The worst damage was reported in the southern village of Vrisa
People look at the debris of a damaged building after an earthquake in the village of Plomari on the northeastern Greek island of Lesbos, Monday, June 12, 2017. photo: InTime News via APManolis Lagoutaris, photo: InTime News/Manolis Lagoutaris, via AP
12 of June 2017 12:21:30
ATHENS – An earthquake with a preliminary magnitude of 6.2 damaged scores of homes on the eastern Greek island of Lesbos Monday, injuring at least ten people. It was also felt in western Turkey, including in Istanbul, and on neighboring islands.
According to Turkey's Disaster and Emergency Management, the undersea earthquake's epicenter was at a shallow depth of seven kilometers (some four miles). At least 25 aftershocks have been recorded following the initial quake at 3:28 p.m.
The tremor was also felt in densely populated Istanbul and the western Turkish province of Izmir, but no injuries were reported there.[caption id="attachment_62378" align="alignleft" width="225"] Damage to a building caused by an earthquake in the village of Vrissa on the northeastern Greek island of Lesbos, Monday, June 12, 2017. Photo: AP/Apostolis Paraskevopoulos[/caption]
The governor of Greece's north Aegean region told state-run ERT television that "we're using all the resources we have to help the people in southern Lesbos."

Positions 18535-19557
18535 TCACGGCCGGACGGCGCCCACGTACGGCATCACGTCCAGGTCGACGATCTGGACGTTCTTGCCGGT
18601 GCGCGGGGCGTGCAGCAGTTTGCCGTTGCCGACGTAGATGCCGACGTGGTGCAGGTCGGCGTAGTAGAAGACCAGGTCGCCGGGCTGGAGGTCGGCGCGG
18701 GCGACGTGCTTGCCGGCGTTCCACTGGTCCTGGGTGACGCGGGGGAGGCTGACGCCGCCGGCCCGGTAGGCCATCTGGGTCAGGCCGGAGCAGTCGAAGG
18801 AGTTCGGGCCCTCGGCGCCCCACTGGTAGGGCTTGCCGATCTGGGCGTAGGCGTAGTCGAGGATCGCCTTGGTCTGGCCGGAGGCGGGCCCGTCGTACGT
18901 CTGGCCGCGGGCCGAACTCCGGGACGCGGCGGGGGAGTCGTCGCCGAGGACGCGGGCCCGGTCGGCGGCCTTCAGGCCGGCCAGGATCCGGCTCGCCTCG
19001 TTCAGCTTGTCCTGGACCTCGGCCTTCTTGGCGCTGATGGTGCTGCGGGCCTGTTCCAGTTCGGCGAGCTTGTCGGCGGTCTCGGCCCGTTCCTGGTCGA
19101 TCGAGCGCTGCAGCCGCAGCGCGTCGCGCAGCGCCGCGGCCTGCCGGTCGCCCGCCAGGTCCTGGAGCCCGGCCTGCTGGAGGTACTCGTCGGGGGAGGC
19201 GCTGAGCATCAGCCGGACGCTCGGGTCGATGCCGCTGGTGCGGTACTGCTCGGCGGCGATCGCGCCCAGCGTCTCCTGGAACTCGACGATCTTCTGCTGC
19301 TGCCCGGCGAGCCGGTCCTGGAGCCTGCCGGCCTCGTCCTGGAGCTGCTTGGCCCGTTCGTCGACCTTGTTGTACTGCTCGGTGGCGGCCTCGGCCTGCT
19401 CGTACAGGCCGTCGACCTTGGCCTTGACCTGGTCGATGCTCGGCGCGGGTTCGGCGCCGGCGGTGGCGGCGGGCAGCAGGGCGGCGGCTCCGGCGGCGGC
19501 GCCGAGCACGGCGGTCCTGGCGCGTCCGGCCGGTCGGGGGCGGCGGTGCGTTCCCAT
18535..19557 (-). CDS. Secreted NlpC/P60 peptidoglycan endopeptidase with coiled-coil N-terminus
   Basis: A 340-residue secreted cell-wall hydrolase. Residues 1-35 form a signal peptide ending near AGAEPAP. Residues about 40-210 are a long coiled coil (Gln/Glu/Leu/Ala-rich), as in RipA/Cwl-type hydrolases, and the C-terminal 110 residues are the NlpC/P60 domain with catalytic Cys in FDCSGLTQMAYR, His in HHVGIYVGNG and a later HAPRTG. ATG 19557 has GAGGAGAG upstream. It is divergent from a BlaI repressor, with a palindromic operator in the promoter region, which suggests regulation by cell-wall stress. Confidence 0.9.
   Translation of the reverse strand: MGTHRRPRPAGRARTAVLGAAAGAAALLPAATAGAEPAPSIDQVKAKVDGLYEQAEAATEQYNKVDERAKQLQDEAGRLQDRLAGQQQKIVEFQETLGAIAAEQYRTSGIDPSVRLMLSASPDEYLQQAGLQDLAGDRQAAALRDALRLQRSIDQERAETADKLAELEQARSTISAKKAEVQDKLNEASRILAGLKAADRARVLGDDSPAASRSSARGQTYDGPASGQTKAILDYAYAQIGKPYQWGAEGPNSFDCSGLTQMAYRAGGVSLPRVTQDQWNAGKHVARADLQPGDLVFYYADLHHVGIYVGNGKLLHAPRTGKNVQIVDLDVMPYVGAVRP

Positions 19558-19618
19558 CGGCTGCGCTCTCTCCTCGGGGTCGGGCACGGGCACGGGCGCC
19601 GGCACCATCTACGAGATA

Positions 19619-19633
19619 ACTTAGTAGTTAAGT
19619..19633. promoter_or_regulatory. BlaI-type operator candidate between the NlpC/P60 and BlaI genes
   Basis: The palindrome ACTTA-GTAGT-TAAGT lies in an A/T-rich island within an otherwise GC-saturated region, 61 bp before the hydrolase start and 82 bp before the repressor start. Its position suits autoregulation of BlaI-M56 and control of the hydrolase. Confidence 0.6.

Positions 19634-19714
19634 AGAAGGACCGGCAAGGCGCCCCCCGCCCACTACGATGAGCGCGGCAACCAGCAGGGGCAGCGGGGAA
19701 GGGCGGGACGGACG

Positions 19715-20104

"The information we have is that there are 10 injuries," Christiana Kalogirou said. "The army is also helping, and will provide tents for people remaining outside their homes. They will be able to stay in sports facilities."
The worst damage was reported in the southern village of Vrisa — where at least 10 people were injured. Firefighters freed an elderly couple from a damaged home and were struggling to get a trapped woman out of another house in the village. Several old buildings collapsed, and rubble blocked roads in Vrisa.
Lesbos authorities said homes were also damaged in the village of Plomari and some roads were closed. No severe damage was reported on nearby islands.
"We are advising residents in affected areas of Lesbos to remain outdoors until buildings can be inspected," senior seismologist Efthimios Lekkas said.
Earthquakes are frequent in Greece and Turkey, which are on active fault lines. Two devastating earthquakes hit northwestern Turkey in 1999, killing around 18,000 people. Experts in both countries said more aftershocks are to be expected.https://youtu.be/AM5IJUYDEpkIn Turkey, 61-year old Ayse Selvi felt the tremors in her summer home in Karaburun near the quake's epicenter."My God, all the picture frames fell on the ground and I have no idea how I ran out," she said. "I'm scared to go inside now."There was no reported damage or injuries at refugee camps on Lesbos or the nearby island of Chios. Both islands saw a major influx of migrants leaving from Turkey in 2015, and about 8,000 remain in limbo in Lesbos and Chios as they await news on their asylum applications.